I was watching a program on The Learning Network, one of those educational reality shows that focuses on helping people become financially responsible.
The woman featured on the program, we'll call her Bertha, was a serious shopaholic. The host of the show tracked her down in a store and said "Bertha, we need to talk."
"Should I ring this stuff up first?" she said.
The program host staged a finanicial intervention; he showed her video testimonials of her family and friends, admitting their concern over her spending habits. He walked her through her closet and asked some evocative questions:
"Why do you need 75 pairs of shoes, Bertha? Why do you need 49 purses?"
Lastly, the host walked Bertha through her finances. He showed Bertha that she had racked up $94,000 in debt and that she was currently spending several thousands of dollars more than she or her domestic partner brought in every month. Tears flowed from her eyes as she looked up and said to the host,
"I didn't mean to do this."
I tried to put myself in Bertha's position, but I couldn't.
How could she not know what she was spending? Maybe it was my Midestern upbringing, my father's insistence that I not purchase anything I couldn't afford and knowing he meant it when he said he wouldn't bail me out. Somewhere in my upbringing I've had a ledger line in my brain that I knew not to cross. Becoming a small business owner, my challenge was learning that some debt is useful.
The thing that struck me about Bertha was her utter shock that she was spending more than she had. She seemed like an intelligent woman, did she never add-up the numbers?
But then I realized that Bertha never looked at the numbers for that very reason, so that she could claim ignorance. She probably suspected that her spending far exceeded her means, but by not actually looking at her finances she wouldn't have to feel responsible for them.
This is a common tactic across all sectors—business and consumer. There's a general willingness to sidestep limits by pretending they don't exist, and this tendency is compounded in situations where we don't have immediate governance. If our bosses seem to approve, well, then, what's the problem?
Bertha surprised me by her ignorance of her personal means, but seeing her interaction with her domestic partner I could see how she'd let her debt grow. Her partner had become the parent, in effect, the responsible one. Similarly employees knowingly do things that are wrong or unethical because they are condoned by people in power.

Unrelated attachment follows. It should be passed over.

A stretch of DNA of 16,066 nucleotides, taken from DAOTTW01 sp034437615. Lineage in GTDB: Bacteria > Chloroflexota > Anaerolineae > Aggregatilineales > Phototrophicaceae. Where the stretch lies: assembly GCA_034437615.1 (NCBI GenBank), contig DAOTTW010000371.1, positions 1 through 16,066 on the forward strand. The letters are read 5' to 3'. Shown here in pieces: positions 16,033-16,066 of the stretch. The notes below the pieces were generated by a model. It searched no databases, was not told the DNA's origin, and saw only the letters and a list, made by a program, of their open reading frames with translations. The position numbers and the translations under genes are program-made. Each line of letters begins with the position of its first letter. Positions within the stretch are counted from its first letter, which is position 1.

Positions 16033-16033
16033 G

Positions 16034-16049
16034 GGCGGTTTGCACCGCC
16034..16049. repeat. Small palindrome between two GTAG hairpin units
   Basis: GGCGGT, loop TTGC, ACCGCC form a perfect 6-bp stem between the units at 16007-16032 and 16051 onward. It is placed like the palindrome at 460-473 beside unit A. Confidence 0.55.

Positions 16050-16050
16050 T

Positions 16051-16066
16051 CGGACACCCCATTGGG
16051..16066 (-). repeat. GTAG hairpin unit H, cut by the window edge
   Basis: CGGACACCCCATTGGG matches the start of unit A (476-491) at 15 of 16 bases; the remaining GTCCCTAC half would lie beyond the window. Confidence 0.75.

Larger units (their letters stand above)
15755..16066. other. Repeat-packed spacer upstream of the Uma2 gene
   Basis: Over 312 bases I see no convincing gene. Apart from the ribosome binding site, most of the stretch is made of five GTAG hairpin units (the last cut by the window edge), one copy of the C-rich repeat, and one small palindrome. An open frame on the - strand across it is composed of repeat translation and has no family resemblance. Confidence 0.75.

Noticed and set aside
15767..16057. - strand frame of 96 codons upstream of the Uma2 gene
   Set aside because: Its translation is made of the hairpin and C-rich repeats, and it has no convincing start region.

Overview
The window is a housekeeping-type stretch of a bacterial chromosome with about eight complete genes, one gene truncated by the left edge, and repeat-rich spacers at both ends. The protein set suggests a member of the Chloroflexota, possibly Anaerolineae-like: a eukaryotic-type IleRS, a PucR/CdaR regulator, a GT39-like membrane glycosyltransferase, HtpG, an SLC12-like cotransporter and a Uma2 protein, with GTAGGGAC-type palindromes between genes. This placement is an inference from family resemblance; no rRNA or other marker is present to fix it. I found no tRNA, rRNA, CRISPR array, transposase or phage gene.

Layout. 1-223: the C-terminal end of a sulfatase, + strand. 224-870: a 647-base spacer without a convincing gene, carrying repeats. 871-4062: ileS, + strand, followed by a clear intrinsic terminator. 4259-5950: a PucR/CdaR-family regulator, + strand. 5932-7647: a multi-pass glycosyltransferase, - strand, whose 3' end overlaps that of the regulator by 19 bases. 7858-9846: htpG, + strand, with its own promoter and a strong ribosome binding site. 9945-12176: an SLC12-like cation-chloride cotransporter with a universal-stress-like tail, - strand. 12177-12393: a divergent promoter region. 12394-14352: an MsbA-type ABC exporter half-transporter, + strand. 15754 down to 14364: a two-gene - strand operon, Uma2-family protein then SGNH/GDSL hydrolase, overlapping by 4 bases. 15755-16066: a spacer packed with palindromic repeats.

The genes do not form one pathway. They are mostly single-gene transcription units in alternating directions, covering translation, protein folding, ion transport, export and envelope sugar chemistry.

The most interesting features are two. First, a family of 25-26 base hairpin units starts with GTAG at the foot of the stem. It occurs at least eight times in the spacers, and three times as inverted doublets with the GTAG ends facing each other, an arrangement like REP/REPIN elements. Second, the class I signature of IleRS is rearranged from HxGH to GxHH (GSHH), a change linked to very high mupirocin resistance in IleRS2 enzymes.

It's true—we don't put "Thwarted an illegal business transaction" or "whistleblower" on our resumes. We can't often brag about many of the responsible things we do at our jobs. We don't win awards for being the highest earner on the sales team who didn't exaggerate her numbers. We often have to enact the highest "good" (good in many cases meaning profit) by doing a little bit of bad.
In her strategy + business article "Winning the Devil's Bargain", Elizabeth Doty tells of her own executive struggles with following through on little things that chipped away at her values.
I wasn’t naive. I told myself that ethical bumps in the road were part of the game of business. Our hotel managers sometimes secretly canceled guests’ discount-rate reservations on oversold nights. I myself had concocted the "right" numbers on sales forecasts, and then convinced my boss in his staff meeting that I really believed them.
And in her future career she interviewed dozens of executives who'd made similar tradeoffs, massaging numbers or effectively ignoring things that, if one's livelihood weren't on the line, would never have transpired unquestioned.
Fortunately, with transparency becoming more than a lip-service term, there is an increasing tolerance for the manager who will lay it straight. But here's a new problem: Do managers on the whole know how to lay it straight? We're so used to shrinking appropriately to adversity that we don't know how to stand up for what's right.
I once worked for a company that was about to declare bankruptcy and suspected that the shipping bills I was racking up would likely never get paid, but it was standard practice to move forward until the shinola hit the fan—why worry about it otherwise?
Eventually, when I applied basic logic and realized that we would likely never pay this vendor, I approached a supervisor and asked if this was, you know, like, "OK to do?"
"Oh absolutely," he said. "This is how it's done." "This" being racking up bills you had no intention of paying. It's an unspoken rule in business, you don't "tell on" your employer, especially to another vendor. Rather than raise a stink about this practice being wrong, I felt stupid for questioning it. Stupid kid, nobody's banrupt until they stop sending the packages.
Today this attitude strikes me as short-sighted. Why not empower your employees to get a handle on your resources/debt by keeping them in the loop and making them responsible? Why not show them the budget and allow them to make the right decisions? Why not let them keep every ounce of their dignity by allowing them to question things that they feel aren't right? Why not put the responsibility squarely where it belings—on everyone?
I suspect that, like Bertha, your employees aren't really that surprised that the shinola does, eventually, hit the fan.